My daughter was hysterical. She’s at that age and demeanor when things might appear much more severe than they actually are. In this instance, thank God, it wasn’t. She’d failed her science test miserably. She’s in the gifted program at her school. She’s an exceptional student scholastically and socially. She studies very hard and even writes her goals out. She revels in success and prepares for it. She’s a stable on the Honor Roll. Overall, she’s a teacher’s dream. She’s used to winning.
However, in this instance she couldn’t understand why she failed her science test and so badly. She studied as she’d always had in fact the teacher even reviewed the work with them before the test. Science isn’t necessarily one of her best subjects, however, she does achieve in the A & B grade spectrum. Naturally, we talked her down off her figurative ledge of disappointment and began to dissect why she may have come up short. Ice cream has a magical way of putting a child’s woes at ease.
It was a war. I would study the theories and methods ad nauseam, only to be met with disappointment after disappointment. Yet, there were other instances when I was supremely confident, even over confident with what I was certain I knew only to find out I didn’t know it at all. She appreciated the conversations and even gave me one of her all engulfing bear hugs. However, as it is with most parents when speaking with their children, no matter how receptive, I knew my words and the words of her mother might not have the most resonant effect. After all, we’re her parents. We’re supposed to lift her up. She has no doubt that we are her biggest cheerleaders and advocates. That’s when I begin to ask myself:
“Who can I turn to that would put the proverbial cherry on top of this most critical moment in my daughter’s life? Who does she admire (and we as her parents respect) that could drive home the lesson in this set back? Who would know how to teach my 10 year old daughter how to turn failure into gold?” And that’s when it happened. The skies began to clear and I heard a voice say unto me, “Beyoncé, silly.” Of course! As we began to comb the reasons for our daughter’s ordeal, I happened upon some fantastic and timely quotes about failure by the undisputed Queen of Pop. Naturally, someone who has reached such heights in her own right would also be intimate with the setbacks and challenges that accompany such a journey. As my daughter matures, so has her aspirations and she isn’t shy about expressing them to us either. This recent setback has presented us a wonderful opportunity to enlighten her about the realities that she is likely to encounter and has, during her pursuits and the following lessons from her Beyness were immensely helpful in granting our daughter a clearer perspective.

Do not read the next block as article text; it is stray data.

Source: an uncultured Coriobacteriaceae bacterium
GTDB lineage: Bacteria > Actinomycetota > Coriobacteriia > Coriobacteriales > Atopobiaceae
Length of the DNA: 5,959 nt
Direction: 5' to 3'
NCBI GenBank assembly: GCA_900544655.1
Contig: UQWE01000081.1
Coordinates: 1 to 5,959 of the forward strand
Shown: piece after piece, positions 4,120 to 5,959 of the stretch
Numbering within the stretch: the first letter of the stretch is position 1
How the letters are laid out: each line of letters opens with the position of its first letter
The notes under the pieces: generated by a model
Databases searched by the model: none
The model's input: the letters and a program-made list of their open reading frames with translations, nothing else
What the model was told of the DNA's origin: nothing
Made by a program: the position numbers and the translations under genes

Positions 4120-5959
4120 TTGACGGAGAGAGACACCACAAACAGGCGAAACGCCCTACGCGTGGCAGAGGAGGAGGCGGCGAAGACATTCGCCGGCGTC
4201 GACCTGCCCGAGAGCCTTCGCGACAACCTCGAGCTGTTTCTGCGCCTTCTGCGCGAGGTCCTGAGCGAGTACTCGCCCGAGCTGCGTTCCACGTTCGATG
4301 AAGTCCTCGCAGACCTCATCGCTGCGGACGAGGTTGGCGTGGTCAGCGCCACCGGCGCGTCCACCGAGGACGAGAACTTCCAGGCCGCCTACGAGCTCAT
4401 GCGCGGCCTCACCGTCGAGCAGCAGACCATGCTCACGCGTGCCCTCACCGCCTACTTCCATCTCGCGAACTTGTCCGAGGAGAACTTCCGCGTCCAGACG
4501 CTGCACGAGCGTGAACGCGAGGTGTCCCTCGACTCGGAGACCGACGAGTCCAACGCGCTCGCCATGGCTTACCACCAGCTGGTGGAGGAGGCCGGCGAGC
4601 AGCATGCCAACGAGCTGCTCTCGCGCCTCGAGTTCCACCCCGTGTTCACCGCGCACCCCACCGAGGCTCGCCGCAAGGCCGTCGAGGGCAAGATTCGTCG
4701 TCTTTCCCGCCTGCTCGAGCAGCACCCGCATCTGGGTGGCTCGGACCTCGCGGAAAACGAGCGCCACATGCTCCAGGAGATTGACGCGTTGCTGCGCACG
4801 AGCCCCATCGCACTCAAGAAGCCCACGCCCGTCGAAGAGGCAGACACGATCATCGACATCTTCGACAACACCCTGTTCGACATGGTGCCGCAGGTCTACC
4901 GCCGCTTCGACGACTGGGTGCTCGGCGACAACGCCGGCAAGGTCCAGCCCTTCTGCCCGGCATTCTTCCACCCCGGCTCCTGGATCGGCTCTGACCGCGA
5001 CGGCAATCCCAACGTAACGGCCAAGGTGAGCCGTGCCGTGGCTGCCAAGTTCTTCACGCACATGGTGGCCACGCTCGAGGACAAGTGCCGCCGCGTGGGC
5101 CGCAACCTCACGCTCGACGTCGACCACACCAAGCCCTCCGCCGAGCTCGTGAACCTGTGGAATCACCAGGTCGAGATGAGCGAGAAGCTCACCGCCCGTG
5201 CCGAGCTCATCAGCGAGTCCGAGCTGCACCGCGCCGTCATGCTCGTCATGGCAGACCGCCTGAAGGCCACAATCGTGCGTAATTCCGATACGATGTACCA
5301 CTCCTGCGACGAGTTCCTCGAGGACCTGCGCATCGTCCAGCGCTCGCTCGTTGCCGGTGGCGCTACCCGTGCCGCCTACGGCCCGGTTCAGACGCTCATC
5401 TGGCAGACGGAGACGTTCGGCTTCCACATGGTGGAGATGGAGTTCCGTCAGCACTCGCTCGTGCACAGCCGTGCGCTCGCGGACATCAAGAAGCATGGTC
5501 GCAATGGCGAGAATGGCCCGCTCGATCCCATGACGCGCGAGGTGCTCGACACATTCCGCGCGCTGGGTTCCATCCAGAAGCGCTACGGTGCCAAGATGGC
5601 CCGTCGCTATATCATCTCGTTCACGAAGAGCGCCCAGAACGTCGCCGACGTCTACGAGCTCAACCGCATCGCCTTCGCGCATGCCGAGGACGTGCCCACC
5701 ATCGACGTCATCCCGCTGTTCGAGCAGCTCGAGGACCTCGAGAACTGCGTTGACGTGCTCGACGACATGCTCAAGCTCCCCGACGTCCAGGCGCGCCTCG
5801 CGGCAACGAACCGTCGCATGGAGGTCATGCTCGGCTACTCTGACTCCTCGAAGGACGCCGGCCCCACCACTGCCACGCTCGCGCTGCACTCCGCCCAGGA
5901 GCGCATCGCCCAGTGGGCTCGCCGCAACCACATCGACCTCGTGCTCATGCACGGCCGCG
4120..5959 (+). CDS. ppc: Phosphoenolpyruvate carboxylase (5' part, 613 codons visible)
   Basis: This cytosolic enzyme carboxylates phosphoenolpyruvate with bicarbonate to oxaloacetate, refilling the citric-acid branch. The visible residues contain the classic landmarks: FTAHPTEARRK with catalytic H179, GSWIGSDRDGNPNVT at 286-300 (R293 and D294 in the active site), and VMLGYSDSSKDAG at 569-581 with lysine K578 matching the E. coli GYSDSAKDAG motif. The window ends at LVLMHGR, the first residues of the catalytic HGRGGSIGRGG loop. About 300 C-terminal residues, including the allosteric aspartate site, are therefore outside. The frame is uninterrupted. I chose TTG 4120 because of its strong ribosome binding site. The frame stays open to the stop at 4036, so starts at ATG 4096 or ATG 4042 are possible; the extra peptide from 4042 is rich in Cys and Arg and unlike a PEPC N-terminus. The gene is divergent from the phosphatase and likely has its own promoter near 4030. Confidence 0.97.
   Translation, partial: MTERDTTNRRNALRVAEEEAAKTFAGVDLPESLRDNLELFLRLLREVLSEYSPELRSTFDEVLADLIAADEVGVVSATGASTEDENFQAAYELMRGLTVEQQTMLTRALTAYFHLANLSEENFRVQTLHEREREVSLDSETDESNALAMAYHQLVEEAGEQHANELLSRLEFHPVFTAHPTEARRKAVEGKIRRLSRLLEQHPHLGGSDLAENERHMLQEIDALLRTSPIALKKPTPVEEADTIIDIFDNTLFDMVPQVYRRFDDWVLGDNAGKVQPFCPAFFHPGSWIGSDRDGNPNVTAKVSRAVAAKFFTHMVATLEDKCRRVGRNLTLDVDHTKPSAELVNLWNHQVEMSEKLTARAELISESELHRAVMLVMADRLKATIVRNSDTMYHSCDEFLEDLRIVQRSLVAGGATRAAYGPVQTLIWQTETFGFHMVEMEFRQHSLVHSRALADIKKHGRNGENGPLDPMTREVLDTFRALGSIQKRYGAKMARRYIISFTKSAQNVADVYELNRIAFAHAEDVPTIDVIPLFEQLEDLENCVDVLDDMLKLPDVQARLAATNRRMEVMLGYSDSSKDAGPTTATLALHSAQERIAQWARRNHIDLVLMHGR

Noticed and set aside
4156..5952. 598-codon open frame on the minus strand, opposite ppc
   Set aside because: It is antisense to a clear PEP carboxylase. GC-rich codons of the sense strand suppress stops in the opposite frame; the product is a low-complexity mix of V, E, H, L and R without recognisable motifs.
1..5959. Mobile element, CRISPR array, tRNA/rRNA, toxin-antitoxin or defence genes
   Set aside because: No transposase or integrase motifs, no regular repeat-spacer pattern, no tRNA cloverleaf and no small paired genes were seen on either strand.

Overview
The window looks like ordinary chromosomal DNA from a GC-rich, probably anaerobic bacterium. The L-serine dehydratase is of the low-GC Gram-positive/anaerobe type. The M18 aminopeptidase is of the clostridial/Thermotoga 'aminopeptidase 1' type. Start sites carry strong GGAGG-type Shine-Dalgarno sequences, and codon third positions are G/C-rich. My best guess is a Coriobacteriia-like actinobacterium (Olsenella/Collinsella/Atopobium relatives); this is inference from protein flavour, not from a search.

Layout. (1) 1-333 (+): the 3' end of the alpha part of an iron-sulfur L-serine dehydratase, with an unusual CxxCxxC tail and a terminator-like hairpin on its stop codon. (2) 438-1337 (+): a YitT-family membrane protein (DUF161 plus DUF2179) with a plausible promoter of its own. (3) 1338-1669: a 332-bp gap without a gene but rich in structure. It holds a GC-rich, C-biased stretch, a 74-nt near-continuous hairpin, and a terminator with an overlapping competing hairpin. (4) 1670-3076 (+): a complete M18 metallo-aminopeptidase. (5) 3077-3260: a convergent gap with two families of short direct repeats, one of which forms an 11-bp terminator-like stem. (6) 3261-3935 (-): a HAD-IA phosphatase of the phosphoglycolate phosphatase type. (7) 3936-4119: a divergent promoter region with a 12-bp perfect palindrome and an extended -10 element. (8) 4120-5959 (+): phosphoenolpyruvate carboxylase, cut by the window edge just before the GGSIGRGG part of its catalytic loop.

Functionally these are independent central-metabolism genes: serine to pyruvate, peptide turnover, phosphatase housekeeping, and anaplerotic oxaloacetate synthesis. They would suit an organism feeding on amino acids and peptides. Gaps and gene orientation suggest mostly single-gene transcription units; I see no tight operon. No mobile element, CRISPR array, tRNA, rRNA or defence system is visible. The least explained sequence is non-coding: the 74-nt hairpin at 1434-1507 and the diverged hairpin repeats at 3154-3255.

- “If everything was perfect, you would never learn and you would never grow.”
It may read as a rather simple and obvious truth, but how often when faced with setbacks and disappointments do we wallow about in those challenges and not consider this timely wisdom? It’s as simple as no pain, no gain. Too often impatience gets the best of us and we would much rather murmur and become captivated in misery. Imperfection is its own gift. It keeps us honest and on the trajectory of evolution. In fact, with the proper perspective we are able to put any and all disappointments in their proper place and even make them work for our benefit and growth.
- “The reality is: sometimes you lose. And you’re never too good to lose. You’re never too big to lose. You’re never too smart to lose. It happens.”
My daughter works very hard. She’s used to winning. After all, she puts the sweat equity in to do just that; yet, in respect to her science test, she didn’t find that success she’s so accustomed to. Viewing her initial dismay from that lens it is completely understandable why she was so hysterical. Thanks to the power of ice cream we were eventually able to bring her back into her right mind. Combing through all the various reasons, one simple reality presented itself – “sometimes you lose…” Sometimes, it’s simply not your day. If you’re competing, maybe the other person or team was just that much better. The point here, however, daunting it may be, is that there’s but so much any of us can do. Sometimes, it’s not about our efforts. Sometimes we don’t reap what we’ve sown. Maybe, the elements and conditions were not favorable. Who knows? It’s simply one of those sour realities that life presents, that can possibly leave one feeling hollow and if one is not careful, embittered. As much as we desire to be, we are not in control. As such, we have to learn how to lose and move forward anyway.
- “When I’m not feeling my best I ask myself, ‘What are you gonna do about it?’ I use the negativity to fuel the transformation into a better me.”
The great temptation of a setback or failure is to become stagnant. Perhaps the hardest thing to do in the face of disappointment is to resist the mighty gravitational pull of the slump. What we are experiencing at our core is an identity crisis. I spent two decades as the Ringmaster of The Greatest Show On Earth. An entire generation literally grew up hearing my voice. Needless to say when that part of my life ended, part of me did as well; or at least I believed that it did. The very hard lesson I had to learn and what has fueled me since is that my identity is not sown up or determined by a job or in the case of my daughter, a test. No matter the circumstance, I am the captain of my soul. One can linger in dismay over loss or failure; or one can take that hurt, setback, un welcomed change and use it to build anew and possibly an even better version of oneself.
 Invictus by William Ernst Henley